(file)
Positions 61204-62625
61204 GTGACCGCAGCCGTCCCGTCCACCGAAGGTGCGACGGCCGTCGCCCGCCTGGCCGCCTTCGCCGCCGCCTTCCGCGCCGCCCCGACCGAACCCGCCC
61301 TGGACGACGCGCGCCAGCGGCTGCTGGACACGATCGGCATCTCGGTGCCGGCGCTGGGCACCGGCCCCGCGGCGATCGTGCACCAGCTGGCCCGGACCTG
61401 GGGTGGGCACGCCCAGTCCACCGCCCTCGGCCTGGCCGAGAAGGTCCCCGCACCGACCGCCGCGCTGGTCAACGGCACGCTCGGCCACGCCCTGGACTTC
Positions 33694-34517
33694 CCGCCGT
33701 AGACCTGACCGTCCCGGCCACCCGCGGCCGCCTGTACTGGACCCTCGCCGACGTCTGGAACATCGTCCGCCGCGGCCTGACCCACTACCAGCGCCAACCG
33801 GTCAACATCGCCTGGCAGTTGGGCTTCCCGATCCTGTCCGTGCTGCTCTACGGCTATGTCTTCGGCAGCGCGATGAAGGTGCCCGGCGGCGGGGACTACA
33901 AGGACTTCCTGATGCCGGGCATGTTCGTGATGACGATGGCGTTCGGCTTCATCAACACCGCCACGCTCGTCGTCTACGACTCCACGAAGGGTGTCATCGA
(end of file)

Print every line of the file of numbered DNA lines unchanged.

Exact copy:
Positions 61204-62625
61204 GTGACCGCAGCCGTCCCGTCCACCGAAGGTGCGACGGCCGTCGCCCGCCTGGCCGCCTTCGCCGCCGCCTTCCGCGCCGCCCCGACCGAACCCGCCC
61301 TGGACGACGCGCGCCAGCGGCTGCTGGACACGATCGGCATCTCGGTGCCGGCGCTGGGCACCGGCCCCGCGGCGATCGTGCACCAGCTGGCCCGGACCTG
61401 GGGTGGGCACGCCCAGTCCACCGCCCTCGGCCTGGCCGAGAAGGTCCCCGCACCGACCGCCGCGCTGGTCAACGGCACGCTCGGCCACGCCCTGGACTTC
Positions 33694-34517
33694 CCGCCGT
33701 AGACCTGACCGTCCCGGCCACCCGCGGCCGCCTGTACTGGACCCTCGCCGACGTCTGGAACATCGTCCGCCGCGGCCTGACCCACTACCAGCGCCAACCG
33801 GTCAACATCGCCTGGCAGTTGGGCTTCCCGATCCTGTCCGTGCTGCTCTACGGCTATGTCTTCGGCAGCGCGATGAAGGTGCCCGGCGGCGGGGACTACA
33901 AGGACTTCCTGATGCCGGGCATGTTCGTGATGACGATGGCGTTCGGCTTCATCAACACCGCCACGCTCGTCGTCTACGACTCCACGAAGGGTGTCATCGA